One could argue such operations are worthy of that designation at any time. But never more so than during a global crisis. Maybe that’s one reason Hillwood Chairman Ross Perot, Jr., serves on both President Trump’s and Texas Governor Greg Abbott’s economic recovery committees. Berry said customers such as Amazon, FedEx, BNSF and UPS, as well as major grocery and consumer goods distributors, were completely functional and in many cases “working overtime, humping it to keep up with inventory replenishment.”
Stocking those companies’ workforces was therefore paramount too, as several quickly ramped up hiring as the health crisis spread. Hillwood already pioneered workforce certification and training programs years ago for its tenants, and recently hosted the opening of the Tarrant County College Center of Excellence in Aviation, Transportation and Logistics.
Now, says Berry, “We’re building a software platform using a company called ShiftSmart, and making it available to employers in order to shift and match available labor with hourly jobs in busy fulfillment and logistics centers all over AllianceTexas.
“We are going to learn a lot from this experience. In particular you’ll see a real need to shift a lot of the labor long term. Many service workers who have lost their jobs probably won’t find those jobs again. But logistics and supply chain will generate a demand for more people. There’s an opportunity for us to really build a labor shifting platform where we can allow people to learn new skills and get places in the logistics industry, as a result of what we’ve seen in the last 90 days.”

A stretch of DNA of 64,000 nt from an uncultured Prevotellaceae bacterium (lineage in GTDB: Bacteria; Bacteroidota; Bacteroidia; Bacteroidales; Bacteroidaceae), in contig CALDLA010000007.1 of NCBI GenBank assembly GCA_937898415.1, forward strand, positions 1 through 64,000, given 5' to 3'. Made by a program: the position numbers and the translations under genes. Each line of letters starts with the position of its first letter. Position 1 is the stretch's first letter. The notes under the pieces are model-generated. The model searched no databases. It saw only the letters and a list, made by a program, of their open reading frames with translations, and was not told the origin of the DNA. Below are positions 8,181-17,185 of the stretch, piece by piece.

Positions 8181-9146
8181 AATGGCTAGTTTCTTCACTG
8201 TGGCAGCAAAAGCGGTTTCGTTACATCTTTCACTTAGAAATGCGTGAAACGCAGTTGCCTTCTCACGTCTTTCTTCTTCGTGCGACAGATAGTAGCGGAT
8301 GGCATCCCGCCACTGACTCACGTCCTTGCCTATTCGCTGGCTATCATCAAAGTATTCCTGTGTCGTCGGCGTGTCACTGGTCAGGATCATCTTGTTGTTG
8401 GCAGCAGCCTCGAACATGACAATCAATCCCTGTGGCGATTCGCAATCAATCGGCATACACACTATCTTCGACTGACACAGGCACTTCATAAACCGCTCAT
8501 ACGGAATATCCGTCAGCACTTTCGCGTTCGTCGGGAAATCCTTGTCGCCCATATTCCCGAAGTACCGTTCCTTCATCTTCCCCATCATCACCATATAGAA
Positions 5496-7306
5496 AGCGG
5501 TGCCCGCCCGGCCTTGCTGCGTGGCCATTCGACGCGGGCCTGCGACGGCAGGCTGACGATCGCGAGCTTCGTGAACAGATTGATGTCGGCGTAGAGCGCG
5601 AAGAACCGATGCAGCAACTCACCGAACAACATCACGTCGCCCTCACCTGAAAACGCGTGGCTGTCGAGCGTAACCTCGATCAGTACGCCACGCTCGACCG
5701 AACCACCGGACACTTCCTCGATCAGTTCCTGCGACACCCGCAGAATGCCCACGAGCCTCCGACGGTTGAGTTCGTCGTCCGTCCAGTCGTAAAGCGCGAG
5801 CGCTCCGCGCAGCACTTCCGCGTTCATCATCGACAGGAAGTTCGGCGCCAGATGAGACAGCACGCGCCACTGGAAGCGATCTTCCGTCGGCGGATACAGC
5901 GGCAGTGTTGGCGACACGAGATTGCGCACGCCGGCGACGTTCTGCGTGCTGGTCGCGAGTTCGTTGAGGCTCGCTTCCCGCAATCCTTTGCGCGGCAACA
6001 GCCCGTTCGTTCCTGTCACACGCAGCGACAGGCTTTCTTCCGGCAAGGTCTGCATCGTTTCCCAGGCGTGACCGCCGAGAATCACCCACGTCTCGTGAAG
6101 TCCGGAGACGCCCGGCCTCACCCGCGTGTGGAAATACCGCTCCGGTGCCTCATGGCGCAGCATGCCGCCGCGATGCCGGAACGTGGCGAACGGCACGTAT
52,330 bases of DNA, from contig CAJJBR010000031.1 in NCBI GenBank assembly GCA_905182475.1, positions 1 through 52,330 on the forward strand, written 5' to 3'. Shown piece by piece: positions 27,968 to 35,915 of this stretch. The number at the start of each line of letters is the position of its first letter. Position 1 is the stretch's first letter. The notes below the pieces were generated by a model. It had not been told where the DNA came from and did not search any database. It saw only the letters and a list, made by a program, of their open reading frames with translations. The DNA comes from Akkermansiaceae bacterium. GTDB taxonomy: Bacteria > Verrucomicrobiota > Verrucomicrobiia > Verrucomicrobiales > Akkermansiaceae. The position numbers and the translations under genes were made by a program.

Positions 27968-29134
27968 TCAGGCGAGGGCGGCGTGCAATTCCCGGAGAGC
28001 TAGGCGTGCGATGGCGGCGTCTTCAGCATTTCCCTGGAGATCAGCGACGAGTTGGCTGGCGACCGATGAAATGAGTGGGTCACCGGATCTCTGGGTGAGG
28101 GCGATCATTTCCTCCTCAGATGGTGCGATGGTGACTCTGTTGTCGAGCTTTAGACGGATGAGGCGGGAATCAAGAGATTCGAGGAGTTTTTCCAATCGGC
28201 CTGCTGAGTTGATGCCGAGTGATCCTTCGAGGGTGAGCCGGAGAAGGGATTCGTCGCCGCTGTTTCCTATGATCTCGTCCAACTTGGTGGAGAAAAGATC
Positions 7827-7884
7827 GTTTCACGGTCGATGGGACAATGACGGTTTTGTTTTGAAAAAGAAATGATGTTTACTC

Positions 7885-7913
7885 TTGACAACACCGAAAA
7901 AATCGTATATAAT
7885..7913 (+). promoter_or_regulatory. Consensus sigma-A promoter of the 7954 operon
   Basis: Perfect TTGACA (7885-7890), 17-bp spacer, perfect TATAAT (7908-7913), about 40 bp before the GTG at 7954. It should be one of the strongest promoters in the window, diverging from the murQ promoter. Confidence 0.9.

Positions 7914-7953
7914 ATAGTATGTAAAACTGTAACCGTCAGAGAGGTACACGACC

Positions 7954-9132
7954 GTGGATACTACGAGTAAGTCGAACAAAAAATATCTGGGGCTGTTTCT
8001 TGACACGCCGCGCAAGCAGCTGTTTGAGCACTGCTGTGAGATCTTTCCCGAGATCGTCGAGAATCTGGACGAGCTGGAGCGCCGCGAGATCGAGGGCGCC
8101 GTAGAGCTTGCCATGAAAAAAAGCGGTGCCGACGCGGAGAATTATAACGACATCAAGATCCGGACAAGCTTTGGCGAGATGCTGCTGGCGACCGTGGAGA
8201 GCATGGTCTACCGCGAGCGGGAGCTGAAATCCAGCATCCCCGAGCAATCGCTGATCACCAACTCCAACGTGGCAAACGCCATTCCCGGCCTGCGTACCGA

The new AllianceTexas Mobility Innovation Zone being put into place with Deloitte may offer even more promise in the years ahead, in such areas as freight automation, drone delivery and urban mobility.
With a BNSF intermodal hub that runs 1.5 million containers a day, 3,500 trucks a day and 63,000 employees on site across 50 million sq. ft. of space, says Berry, “If we can knit all those things together with these new technologies and show how they work at large scale, we can help the market accelerate to commercialization.
“We have an amazing opportunity to be a convener and catalyst to help this industry grow and develop, and we can use the Alliance Texas platform to do that,” Berry says. “If it works, we hope to be the home where these devices can be built.”
Adam Bruns has served as managing editor of Site Selection magazine since February 2002. In the course of reporting hundreds of stories for Site Selection, Adam has visited companies and communities around the globe. A St. Louis native who grew up in the Kansas City suburbs, Adam is a 1986 alumnus of Knox College, and resided in Chicago; Midcoast Maine; Savannah, Georgia; and Lexington, Kentucky, before settling in the Greater Atlanta community of Peachtree Corners, where he lives with his wife and daughter.